First use of antineoplastic agents in women with breast cancer in the state of Rio de Janeiro, Brazil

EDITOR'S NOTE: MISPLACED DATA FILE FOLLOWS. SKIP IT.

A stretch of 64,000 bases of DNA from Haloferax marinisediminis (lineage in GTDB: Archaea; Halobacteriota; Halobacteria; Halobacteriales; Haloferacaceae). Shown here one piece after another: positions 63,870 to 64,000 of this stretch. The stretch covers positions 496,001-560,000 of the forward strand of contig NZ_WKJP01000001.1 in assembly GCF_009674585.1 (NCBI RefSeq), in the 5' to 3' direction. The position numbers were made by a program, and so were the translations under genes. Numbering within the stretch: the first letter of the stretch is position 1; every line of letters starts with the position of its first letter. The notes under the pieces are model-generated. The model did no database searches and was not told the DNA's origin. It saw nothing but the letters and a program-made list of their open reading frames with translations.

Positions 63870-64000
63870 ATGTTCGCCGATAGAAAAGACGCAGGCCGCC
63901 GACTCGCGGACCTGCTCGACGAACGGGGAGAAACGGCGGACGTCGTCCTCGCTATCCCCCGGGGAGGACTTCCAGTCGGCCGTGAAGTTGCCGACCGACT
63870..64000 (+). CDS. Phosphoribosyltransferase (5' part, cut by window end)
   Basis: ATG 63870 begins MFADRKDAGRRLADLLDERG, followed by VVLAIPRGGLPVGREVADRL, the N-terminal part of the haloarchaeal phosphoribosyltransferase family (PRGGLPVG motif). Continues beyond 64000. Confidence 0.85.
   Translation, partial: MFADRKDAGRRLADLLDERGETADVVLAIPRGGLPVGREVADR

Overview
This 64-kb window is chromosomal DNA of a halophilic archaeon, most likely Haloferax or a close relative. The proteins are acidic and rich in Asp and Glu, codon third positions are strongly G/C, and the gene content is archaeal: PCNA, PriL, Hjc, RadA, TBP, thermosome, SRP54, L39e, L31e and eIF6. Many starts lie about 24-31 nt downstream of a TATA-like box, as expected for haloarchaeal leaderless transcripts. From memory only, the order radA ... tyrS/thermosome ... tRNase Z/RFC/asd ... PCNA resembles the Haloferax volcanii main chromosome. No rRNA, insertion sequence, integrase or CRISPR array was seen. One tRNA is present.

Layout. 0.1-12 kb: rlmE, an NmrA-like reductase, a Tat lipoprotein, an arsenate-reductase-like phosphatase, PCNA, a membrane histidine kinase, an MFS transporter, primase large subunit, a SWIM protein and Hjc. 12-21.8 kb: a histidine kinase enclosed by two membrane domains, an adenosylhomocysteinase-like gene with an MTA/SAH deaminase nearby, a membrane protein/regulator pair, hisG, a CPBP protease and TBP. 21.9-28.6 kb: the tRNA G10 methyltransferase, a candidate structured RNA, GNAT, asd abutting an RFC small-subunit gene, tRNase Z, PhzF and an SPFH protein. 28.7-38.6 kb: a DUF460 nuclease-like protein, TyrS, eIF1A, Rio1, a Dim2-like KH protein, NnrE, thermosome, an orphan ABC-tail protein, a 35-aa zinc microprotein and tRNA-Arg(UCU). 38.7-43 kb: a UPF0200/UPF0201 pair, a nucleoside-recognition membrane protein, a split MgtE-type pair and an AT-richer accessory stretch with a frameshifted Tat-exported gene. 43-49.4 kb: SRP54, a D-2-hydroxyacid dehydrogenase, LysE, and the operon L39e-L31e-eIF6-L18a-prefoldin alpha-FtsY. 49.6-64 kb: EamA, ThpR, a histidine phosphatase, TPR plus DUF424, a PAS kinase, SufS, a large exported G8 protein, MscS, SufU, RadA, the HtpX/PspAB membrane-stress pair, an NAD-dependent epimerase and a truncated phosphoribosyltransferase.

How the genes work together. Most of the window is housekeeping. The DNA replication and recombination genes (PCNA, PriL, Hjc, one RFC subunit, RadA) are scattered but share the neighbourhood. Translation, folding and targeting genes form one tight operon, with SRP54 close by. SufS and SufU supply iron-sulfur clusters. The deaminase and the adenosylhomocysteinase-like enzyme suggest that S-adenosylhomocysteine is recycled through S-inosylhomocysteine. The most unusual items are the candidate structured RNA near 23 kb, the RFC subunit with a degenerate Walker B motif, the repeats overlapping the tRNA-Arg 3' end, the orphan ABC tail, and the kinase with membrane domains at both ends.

Context: Breast cancer is the most common cancer, except for non-melanoma skin cancer, among women in Brazil and worldwide. Breast cancer treatment involves surgery, radiotherapy and chemotherapy, which is used in 70% of patients. This study analyzes the utilization of antineoplastic agents among women undergoing their first round of chemotherapy in Brazil’s public health system (SUS) in the state of Rio de Janeiro. Methods: Data from the SUS Outpatient Information System’s authorizations for high-complexity outpatient procedures (APACs) billed between January 2013 and December 2019 were extracted, and three datasets were created: all type 1 and type 2 APACs (including all chemotherapy procedures performed); all type 1 APACs; and first type 1 APACs (containing data only for the first round of breast cancer chemotherapy). Names of antineoplastic agents were standardized to enable the subsequent classification of therapy regimens, mitigating limitations related to data quality. Absolute and relative frequencies were used to describe sociodemographic, clinical and treatment characteristics, therapy regimen and supportive drugs. Results: We analyzed 23,232 records of women undergoing their first round of chemotherapy. There was a progressive increase in the number of procedures over time. Women were predominantly white, lived in the capital and close to the treatment center. Most had stage 3 cancer at diagnosis (50.51%) and a significant proportion had regional lymph node invasion (37.9%). The most commonly used chemotherapy regimens were TAC (docetaxel, doxorubicine, cyclophosphamide) (21.05%) and and cyclophosphamide (17.71%), followed by tamoxifen (15.65%) and anastrozole (12.94%). Supportive drugs were prescribed to 386 women and zoledronic acid was predominant (59.58%). Conclusion: The findings point to important bottlenecks and possible inequities in access to treatment and medicine utilization for breast cancer patients in Brazil. Efforts to improve breast cancer treatment and prevention should not only focus on interventions at the individual level but address the disease as a public health problem. The study focused on women undergoing their first round of treatment, providing valuable insight into patient and treatment characteristics to inform policy decisions.